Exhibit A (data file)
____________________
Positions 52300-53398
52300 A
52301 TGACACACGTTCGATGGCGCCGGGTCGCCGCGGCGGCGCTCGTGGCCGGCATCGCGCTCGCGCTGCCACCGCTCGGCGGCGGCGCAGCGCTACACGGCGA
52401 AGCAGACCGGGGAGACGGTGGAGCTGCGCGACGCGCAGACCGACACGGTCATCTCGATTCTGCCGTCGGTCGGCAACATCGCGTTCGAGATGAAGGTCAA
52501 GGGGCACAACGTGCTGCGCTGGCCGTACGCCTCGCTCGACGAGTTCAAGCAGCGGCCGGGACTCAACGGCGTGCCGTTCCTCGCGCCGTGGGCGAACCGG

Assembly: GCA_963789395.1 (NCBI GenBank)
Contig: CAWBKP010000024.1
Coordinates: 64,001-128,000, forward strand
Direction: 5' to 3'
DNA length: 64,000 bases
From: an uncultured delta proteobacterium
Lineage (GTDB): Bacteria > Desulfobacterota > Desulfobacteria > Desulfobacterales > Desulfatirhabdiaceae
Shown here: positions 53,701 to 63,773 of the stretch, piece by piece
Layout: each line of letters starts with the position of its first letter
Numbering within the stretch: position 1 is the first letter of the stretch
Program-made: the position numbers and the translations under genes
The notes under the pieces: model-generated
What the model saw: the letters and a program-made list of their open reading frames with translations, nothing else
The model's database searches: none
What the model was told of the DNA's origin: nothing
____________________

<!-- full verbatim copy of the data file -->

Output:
Positions 52300-53398
52300 A
52301 TGACACACGTTCGATGGCGCCGGGTCGCCGCGGCGGCGCTCGTGGCCGGCATCGCGCTCGCGCTGCCACCGCTCGGCGGCGGCGCAGCGCTACACGGCGA
52401 AGCAGACCGGGGAGACGGTGGAGCTGCGCGACGCGCAGACCGACACGGTCATCTCGATTCTGCCGTCGGTCGGCAACATCGCGTTCGAGATGAAGGTCAA
52501 GGGGCACAACGTGCTGCGCTGGCCGTACGCCTCGCTCGACGAGTTCAAGCAGCGGCCGGGACTCAACGGCGTGCCGTTCCTCGCGCCGTGGGCGAACCGG

Assembly: GCA_963789395.1 (NCBI GenBank)
Contig: CAWBKP010000024.1
Coordinates: 64,001-128,000, forward strand
Direction: 5' to 3'
DNA length: 64,000 bases
From: an uncultured delta proteobacterium
Lineage (GTDB): Bacteria > Desulfobacterota > Desulfobacteria > Desulfobacterales > Desulfatirhabdiaceae
Shown here: positions 53,701 to 63,773 of the stretch, piece by piece
Layout: each line of letters starts with the position of its first letter
Numbering within the stretch: position 1 is the first letter of the stretch
Program-made: the position numbers and the translations under genes
The notes under the pieces: model-generated
What the model saw: the letters and a program-made list of their open reading frames with translations, nothing else
The model's database searches: none
What the model was told of the DNA's origin: nothing